Ontario teen shares struggle with OCD, seeks urgent treatment for severe mental illness

Jeannie Gheller (left), and her daughter Mikayla (right), have been desperately searching for treatment for Mikayla's severe OCD. Supplied photo

Obsessive Compulsive Disorder or OCD can present itself in many ways, but for a young London woman who just turned 18, her compulsions have to do with harming herself or that something bad is going to happen her family.

“I’d wake up in the morning and I’d be fine. Then the next second, my brain would be telling me I need to go buy razors or something bad is going to happen to my family, or I need to swallow something, or I need to go to a place like the railroad tracks and sit there for a certain amount of hours until I complete that OCD thought or compulsion,” Mikayla Gheller said.

Mikayla is currently in an isolated room at London Health Sciences Centre. She says this isn’t where she needs to be, but right now, it’s the only place that can hold her. She has been told time and time again that her needs are too complex for the care available.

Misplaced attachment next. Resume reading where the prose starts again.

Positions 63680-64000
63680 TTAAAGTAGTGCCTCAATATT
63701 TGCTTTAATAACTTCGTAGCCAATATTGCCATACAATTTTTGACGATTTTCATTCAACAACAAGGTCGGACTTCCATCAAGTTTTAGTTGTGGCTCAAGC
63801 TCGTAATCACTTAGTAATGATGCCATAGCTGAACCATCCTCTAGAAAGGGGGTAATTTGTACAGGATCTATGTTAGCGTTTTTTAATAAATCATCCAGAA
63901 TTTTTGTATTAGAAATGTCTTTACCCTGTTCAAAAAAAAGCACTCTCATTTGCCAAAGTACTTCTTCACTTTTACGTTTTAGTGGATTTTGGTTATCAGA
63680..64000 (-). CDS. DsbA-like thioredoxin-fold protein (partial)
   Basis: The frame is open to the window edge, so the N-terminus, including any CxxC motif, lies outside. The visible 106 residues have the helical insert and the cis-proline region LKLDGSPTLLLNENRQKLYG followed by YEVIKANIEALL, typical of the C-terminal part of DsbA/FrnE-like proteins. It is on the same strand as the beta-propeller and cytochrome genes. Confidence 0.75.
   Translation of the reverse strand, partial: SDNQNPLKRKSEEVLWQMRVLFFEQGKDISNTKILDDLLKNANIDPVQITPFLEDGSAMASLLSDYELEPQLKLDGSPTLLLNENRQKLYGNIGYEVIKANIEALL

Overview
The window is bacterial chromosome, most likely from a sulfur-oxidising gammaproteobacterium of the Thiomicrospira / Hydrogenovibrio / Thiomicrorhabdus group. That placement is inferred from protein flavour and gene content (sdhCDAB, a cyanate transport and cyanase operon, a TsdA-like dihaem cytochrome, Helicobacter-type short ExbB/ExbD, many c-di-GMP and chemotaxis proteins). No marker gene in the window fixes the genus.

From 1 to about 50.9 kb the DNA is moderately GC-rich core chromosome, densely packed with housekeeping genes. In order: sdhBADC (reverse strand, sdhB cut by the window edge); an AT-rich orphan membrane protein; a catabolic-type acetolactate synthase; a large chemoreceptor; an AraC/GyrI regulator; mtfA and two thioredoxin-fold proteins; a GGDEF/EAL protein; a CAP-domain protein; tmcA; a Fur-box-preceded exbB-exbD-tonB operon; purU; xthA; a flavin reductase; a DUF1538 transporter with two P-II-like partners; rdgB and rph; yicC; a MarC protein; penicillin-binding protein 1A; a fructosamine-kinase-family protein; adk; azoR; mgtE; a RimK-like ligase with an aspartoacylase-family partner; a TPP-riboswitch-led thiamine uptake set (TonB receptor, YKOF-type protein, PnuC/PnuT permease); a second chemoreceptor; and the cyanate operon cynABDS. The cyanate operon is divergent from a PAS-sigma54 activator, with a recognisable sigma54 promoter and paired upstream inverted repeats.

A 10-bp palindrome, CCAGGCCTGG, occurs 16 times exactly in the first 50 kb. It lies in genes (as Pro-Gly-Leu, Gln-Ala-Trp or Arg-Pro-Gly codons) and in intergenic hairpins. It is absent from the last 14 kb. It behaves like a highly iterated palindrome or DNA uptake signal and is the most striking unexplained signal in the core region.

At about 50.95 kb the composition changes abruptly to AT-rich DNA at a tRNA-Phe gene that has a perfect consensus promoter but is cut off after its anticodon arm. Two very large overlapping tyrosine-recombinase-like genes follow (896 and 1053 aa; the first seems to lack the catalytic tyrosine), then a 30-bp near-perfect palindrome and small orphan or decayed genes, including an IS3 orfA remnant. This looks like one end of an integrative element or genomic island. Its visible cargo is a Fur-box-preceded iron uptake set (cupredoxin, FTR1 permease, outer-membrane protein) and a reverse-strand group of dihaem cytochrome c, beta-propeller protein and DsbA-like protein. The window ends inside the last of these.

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“It makes me feel hopeless,” she said. “How am I supposed to get better if no one will take me? It’s like I’m being expected to figure out on my own how to cope when that’s what the programming is supposed to do,” she said.

Mikayla and her family have been desperately searching for more than a year for intensive inpatient mental health treatment and have been constantly turned away.

Now 18 years old, Mikayla said she has officially aged out of any available youth programming. If she was anywhere close to the top of the wait list before, she’s now back at the bottom, having just become an adult.

“I’m afraid that I’m just going to be going through the same cycle again,” Mikayla said, whose erratic behaviour and suicide attempts began when she was just 12 years old.

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“I began experiencing severe anxiety and panic attacks that I couldn’t explain,” she said. “It was honestly like I woke up one morning and my entire life was surrounded by anxiety.”